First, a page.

Doing drugs is their time of escape, their reward for starving their bodies for days, for going sleepless for multiple nights in a row, for enduring the boyfriends who often beat them, for risking jail or death by selling their asses and for allowing the world to look upon them as vermin. That these things are evil, wrong, bad, unhealthy, or even too heavy of a price to pay never once occurs to most of them.
The girls know they don’t feel good about selling their asses, but for the most part that is the extent of their concerns. Life and pain are cheap to an addict. They become even cheaper when compared to the high that the drugs offer them. Cocaine is an anesthetic for their hearts, minds, and bodies. But sadly, not their souls, and like any anesthetic, it only kills the pain for a short time.
They have hearts and souls too but the way they are treated lead to drugs, to street life and to prostitution
Each of these girls has a heart and a soul. It is easier to find in some than in others because each of them has come to drugs in her own way, but while each has a unique story, most of the stories are strikingly similar.
Before drugs became a power in their lives, before drugs could cover their hearts and mask their fears, before drugs became the only tolerable solution of which they could conceive, before drugs worked their way into their systems and became the reason for their existence, long before all of this, some trusted authority figure in their lives violated that natural right given him by God and man, and forever damning his soul, violated these then innocents, either sexually, physically, emotionally, verbally, or all of the above.
It is memories of those violations and the fears of those memories that set in motion a chain reaction that seized their hearts, stole their minds, and now offers their bodies to anybody who has the right amount of dollars to get them high or to get them unsick (replenish the heroin their body is physically craving). It is memories of those violations that stole their self respect, and almost forced them into drugs to find any happiness in their lives.
The often unvoiced cry of the street girl junkie is, “Don’t touch my heart; you will hurt it, but anything else is available for the right price.” Such is the power of abuse in their lives. Drugs are their anesthetic of choice and prostitution is merely the most expedient way to acquire that anesthetic.
Life and pain are cheap on the street, but relief is not. No, relief has a price and when that relief is drugs, the price they pay is total control of their lives.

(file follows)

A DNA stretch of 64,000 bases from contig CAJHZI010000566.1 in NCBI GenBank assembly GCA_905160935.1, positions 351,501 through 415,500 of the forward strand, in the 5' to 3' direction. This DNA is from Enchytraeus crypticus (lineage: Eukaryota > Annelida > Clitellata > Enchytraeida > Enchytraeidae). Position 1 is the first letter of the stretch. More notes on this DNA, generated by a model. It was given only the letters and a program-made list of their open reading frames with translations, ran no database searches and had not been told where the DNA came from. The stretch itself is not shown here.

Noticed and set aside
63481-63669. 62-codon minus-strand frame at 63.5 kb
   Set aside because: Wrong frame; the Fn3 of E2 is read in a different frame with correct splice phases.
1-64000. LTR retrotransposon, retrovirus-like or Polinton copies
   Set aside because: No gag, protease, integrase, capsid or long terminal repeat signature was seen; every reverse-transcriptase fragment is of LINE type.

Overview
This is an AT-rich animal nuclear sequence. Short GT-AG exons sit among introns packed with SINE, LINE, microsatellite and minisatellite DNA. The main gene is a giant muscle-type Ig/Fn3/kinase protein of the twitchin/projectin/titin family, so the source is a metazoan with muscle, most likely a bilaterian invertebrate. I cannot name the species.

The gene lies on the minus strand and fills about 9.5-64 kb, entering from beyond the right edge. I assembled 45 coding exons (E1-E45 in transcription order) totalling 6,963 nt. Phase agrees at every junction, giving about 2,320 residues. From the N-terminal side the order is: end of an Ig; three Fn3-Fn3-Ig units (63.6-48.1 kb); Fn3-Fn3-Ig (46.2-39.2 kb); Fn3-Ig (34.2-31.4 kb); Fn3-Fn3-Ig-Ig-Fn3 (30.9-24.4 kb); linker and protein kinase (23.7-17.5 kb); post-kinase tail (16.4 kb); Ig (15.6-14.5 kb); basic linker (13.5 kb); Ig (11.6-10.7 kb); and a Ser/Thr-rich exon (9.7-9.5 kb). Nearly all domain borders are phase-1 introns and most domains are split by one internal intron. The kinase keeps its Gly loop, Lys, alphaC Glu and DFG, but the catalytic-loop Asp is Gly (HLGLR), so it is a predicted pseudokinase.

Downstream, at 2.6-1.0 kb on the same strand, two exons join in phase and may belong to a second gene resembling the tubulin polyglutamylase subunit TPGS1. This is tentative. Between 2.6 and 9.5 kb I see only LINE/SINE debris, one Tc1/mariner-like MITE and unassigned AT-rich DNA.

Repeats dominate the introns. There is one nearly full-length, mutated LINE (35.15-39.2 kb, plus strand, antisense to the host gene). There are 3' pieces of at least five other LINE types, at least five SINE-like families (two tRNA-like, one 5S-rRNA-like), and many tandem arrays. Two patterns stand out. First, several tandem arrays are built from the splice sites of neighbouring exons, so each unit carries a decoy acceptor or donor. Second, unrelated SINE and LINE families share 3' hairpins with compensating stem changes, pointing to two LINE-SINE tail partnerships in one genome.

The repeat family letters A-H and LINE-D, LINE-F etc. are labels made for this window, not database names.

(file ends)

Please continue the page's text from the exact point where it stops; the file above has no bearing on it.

It gets worse though. When you drop this lady back off at her corner or wherever she asks you to drop her, she will meet up with her “man”. I put the word “man” in quotation marks because he might be a male, but he is not a “man” by any sense of the definition. This guy will take at least half of her dope. Next, maybe he will call her a few vile names and maybe smack her around a little. Then he will send her out to make some more money and score some more dope for him to smoke or inject. This is a cycle that repeats itself multiple times, almost every night.
Are you helping them or hurting them?
So now you know who you are looking at when you round that corner in your SUV. Now you have a perspective that will hopefully change the way you think of and treat these ladies. Now you get to decide whether or not to just keep driving.
I can’t tell you what is right because I don’t know. Are you helping them by stopping or are you hurting them? One could argue or rationalize either side. “I’m part of the problem.” “No, I’m giving them money.” “Yes, I’m hurting them; I’m feeding their drug habit.” “No, I’m not hurting them; they will be here anyhow and I’m offering respite from the street.””Yes, I’m hurting them by being part of them disrespecting themselves.” “No, I’m helping them because I affirm their desirability to them.”
The arguments and counter arguments are almost endless. I’ve been to those corners myself and might be there again. I’d love your opinions; maybe they would help me make up my mind.